Consider the equation 1/a + 1/b + 1/c = 1 where a, b and c are natural numbers and 0 < a < b < c. Prove that there is only one set of values which satisfy this equation.

Explore the continued fraction: 2+3/(2+3/(2+3/2+...)) What do you notice when successive terms are taken? What happens to the terms if the fraction goes on indefinitely?

I am exactly n times my daughter's age. In m years I shall be ... How old am I?

Can you rearrange the cards to make a series of correct mathematical statements?

Janine noticed, while studying some cube numbers, that if you take three consecutive whole numbers and multiply them together and then add the middle number of the three, you get the middle number. . . .

Find the smallest positive integer N such that N/2 is a perfect cube, N/3 is a perfect fifth power and N/5 is a perfect seventh power.

Show that if you add 1 to the product of four consecutive numbers the answer is ALWAYS a perfect square.

A serious but easily readable discussion of proof in mathematics with some amusing stories and some interesting examples.

The problem is how did Archimedes calculate the lengths of the sides of the polygons which needed him to be able to calculate square roots?

The sums of the squares of three related numbers is also a perfect square - can you explain why?

This article invites you to get familiar with a strategic game called "sprouts". The game is simple enough for younger children to understand, and has also provided experienced mathematicians with. . . .

Eulerian and Hamiltonian circuits are defined with some simple examples and a couple of puzzles to illustrate Hamiltonian circuits.

An iterative method for finding the value of the Golden Ratio with explanations of how this involves the ratios of Fibonacci numbers and continued fractions.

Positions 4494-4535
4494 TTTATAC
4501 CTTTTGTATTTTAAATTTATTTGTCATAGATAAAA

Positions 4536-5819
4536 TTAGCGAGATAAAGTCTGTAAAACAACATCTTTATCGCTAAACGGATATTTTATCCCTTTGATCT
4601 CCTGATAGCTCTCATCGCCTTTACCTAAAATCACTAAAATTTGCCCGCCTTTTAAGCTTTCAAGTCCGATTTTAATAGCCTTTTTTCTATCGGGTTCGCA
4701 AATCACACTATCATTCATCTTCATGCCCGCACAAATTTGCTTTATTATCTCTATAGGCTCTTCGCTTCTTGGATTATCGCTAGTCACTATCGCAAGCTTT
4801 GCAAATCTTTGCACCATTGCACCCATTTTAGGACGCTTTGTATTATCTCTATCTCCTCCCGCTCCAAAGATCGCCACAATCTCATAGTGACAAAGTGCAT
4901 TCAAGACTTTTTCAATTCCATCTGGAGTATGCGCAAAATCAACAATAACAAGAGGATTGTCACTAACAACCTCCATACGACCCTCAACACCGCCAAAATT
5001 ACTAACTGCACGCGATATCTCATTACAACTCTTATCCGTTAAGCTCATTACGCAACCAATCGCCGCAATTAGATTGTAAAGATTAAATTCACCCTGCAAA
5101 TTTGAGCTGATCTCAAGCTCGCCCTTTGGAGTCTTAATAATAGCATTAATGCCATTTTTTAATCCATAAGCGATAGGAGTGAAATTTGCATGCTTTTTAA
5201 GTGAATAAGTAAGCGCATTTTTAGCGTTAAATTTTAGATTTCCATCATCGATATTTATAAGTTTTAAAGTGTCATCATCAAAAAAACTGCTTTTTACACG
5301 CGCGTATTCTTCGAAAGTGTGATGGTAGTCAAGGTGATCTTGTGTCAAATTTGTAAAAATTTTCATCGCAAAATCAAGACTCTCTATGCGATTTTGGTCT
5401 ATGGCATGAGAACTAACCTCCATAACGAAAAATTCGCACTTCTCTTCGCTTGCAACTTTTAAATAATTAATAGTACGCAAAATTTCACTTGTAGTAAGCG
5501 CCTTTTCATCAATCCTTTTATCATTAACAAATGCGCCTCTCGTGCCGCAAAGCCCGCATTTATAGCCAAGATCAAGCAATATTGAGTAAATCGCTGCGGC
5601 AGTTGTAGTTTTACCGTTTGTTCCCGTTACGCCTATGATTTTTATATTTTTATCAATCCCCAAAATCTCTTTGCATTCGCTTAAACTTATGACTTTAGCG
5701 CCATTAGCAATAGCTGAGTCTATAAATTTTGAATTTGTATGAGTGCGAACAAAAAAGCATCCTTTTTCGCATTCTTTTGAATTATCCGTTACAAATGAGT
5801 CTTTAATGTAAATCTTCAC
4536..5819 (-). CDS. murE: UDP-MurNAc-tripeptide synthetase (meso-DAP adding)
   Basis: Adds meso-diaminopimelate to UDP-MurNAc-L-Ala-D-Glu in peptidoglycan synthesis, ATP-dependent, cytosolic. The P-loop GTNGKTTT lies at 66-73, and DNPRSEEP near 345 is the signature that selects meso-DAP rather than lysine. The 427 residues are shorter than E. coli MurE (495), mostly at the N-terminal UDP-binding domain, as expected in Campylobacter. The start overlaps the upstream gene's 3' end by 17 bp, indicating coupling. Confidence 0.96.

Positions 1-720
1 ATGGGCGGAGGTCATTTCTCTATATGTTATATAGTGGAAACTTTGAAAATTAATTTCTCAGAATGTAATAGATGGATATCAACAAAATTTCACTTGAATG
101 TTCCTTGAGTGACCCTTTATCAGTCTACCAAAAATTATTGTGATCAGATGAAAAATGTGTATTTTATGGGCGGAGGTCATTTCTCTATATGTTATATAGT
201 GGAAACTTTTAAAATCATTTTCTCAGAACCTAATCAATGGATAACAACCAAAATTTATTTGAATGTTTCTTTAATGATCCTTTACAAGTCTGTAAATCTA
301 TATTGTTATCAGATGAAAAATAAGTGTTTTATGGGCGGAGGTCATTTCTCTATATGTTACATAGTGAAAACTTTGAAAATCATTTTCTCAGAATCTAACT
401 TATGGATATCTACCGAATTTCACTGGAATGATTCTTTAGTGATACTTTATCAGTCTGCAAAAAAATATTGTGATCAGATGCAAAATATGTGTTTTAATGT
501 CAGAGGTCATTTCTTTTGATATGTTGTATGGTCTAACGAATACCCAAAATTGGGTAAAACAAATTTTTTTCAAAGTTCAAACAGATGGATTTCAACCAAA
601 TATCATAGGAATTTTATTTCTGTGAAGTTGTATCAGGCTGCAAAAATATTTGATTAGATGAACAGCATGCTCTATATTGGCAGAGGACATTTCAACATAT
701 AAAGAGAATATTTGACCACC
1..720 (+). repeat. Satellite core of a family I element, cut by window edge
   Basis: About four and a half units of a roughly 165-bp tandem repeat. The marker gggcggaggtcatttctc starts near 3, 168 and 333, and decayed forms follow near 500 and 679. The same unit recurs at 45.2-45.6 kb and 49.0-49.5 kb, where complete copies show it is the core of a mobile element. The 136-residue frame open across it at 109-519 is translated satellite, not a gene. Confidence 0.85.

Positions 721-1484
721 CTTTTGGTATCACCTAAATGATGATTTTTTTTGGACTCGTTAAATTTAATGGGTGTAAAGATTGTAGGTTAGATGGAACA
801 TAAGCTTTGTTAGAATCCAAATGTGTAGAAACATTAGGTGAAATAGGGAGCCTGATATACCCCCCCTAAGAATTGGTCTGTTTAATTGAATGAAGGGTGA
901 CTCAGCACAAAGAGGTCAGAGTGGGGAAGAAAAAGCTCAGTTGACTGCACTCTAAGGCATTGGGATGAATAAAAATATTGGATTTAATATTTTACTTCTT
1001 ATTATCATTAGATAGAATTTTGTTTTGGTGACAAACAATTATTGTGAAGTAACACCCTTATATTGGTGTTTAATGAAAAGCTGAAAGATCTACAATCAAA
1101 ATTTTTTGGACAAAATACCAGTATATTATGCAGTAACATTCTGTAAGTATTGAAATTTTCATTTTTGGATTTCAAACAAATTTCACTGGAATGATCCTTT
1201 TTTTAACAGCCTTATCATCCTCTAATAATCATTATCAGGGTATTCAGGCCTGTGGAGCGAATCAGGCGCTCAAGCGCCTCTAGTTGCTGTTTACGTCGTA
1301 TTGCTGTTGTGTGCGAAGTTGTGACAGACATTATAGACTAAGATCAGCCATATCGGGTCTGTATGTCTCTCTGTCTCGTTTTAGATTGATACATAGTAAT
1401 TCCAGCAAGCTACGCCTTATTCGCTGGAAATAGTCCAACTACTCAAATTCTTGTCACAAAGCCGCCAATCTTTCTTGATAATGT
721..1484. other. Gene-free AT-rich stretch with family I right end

If a two digit number has its digits reversed and the smaller of the two numbers is subtracted from the larger, prove the difference can never be prime.

The tangles created by the twists and turns of the Conway rope trick are surprisingly symmetrical. Here's why!

You have twelve weights, one of which is different from the rest. Using just 3 weighings, can you identify which weight is the odd one out, and whether it is heavier or lighter than the rest?

Find some triples of whole numbers a, b and c such that a^2 + b^2 + c^2 is a multiple of 4. Is it necessarily the case that a, b and c must all be even? If so, can you explain why?

Euler found four whole numbers such that the sum of any two of the numbers is a perfect square...

What is the largest number of intersection points that a triangle and a quadrilateral can have?

When is it impossible to make number sandwiches?

Try to solve this very difficult problem and then study our two suggested solutions. How would you use your knowledge to try to solve variants on the original problem?

Advent Calendar 2011 - a mathematical activity for each day during the run-up to Christmas.

Can you explain why a sequence of operations always gives you perfect squares?

How many pairs of numbers can you find that add up to a multiple of 11? Do you notice anything interesting about your results?

It is impossible to trisect an angle using only ruler and compasses but it can be done using a carpenter's square.